Written by Dave Fulton   
Tuesday, 13 July 2010 11:26

                                                                                                                                                                             July 12 2010…late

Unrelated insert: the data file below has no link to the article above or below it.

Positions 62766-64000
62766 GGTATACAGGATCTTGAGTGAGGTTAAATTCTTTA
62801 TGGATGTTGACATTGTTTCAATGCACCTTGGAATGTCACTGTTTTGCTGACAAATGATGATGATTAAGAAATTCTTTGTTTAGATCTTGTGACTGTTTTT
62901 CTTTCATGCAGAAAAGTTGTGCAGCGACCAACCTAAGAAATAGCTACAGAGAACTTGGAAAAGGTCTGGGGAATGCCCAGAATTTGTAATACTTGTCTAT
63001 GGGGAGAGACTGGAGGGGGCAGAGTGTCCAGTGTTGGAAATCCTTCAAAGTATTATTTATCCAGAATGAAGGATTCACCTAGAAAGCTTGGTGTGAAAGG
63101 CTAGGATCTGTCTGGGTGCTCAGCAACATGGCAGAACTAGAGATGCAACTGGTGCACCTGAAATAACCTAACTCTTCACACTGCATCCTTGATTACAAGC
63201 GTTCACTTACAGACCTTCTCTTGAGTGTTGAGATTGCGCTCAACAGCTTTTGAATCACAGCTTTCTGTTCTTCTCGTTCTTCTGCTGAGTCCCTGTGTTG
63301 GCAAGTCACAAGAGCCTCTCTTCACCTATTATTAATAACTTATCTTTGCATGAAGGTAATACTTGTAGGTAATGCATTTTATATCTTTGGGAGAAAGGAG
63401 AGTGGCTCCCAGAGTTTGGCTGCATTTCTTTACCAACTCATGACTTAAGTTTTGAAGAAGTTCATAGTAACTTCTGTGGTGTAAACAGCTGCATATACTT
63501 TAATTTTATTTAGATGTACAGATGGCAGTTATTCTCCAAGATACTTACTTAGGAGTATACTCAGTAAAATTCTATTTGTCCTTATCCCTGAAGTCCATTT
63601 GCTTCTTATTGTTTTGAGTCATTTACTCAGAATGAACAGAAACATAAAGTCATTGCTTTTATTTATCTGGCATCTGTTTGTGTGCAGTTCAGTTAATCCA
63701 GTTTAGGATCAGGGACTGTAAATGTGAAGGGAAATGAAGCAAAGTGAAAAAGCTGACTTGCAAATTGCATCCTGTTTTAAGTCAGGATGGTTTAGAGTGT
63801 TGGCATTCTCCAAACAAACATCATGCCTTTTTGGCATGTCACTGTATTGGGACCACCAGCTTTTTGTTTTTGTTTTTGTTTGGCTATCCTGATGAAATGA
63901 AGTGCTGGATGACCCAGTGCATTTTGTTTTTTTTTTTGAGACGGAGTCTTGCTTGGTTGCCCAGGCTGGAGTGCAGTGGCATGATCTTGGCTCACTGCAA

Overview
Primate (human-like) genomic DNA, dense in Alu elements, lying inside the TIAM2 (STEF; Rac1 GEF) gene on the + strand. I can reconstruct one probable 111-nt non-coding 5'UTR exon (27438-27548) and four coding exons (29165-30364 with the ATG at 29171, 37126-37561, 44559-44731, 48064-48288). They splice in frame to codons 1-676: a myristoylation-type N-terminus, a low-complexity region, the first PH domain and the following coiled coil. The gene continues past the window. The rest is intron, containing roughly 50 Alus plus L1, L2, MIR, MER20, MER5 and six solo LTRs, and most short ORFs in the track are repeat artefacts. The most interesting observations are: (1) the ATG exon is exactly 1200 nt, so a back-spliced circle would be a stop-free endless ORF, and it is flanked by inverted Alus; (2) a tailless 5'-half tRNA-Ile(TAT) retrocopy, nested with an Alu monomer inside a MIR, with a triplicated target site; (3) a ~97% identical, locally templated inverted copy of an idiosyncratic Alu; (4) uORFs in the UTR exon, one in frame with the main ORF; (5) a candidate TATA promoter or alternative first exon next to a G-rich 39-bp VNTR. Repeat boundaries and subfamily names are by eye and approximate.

I fucked up. I should’ve been an actor. Instead I went to university and got a degree in music composition and went on to work on my masters at Manhattan School of Music in NYC. What I time that was. That’s pre-Giuliani mid 80’s Manhattan when you really could get killed for a quarter in Times Square. What a shit hole it was back then. It was great. Back then I went hungry, a lot, worked at a sporting goods store near Union Square, lived in a one room at the Chelsea Hotel and witnessed some of the best live jazz ever. Old guys I only read about who even though they were on the dirty side of fifty or sixty they still brought a soulfulness and believability to what they were doing so much so that you didn’t care if they dropped a note or two. It was fucking real. It was also apparent I didn’t have the patience to one day play with one of those guys let alone be one. And all that time I should’ve kicked the music to the curb and gotten into acting. I didn’t because I never liked most of the other idiots I came across trying to be actors. I found them boring and weak in character. Guess I was hanging with the wrong crowd. Besides most of the actors I ever knew in high school that got all the plays and stuff were either gay, Mormon or both. I could never be a Mormon as I never liked organized religion much let less one based on an extinct white tribe living in North America that Jesus stopped by to visit after the Jews nailed him to a tree and Gay? Not a chance. I liked girls and their vaginas way too much to get used to the taste of cock. Also, doing any kind of theater in North Idaho in the seventies was just another excuse to get your ass kicked on a regular bases and I didn’t need any more of that considering I was carrying a trombone to school every day and wearing glasses.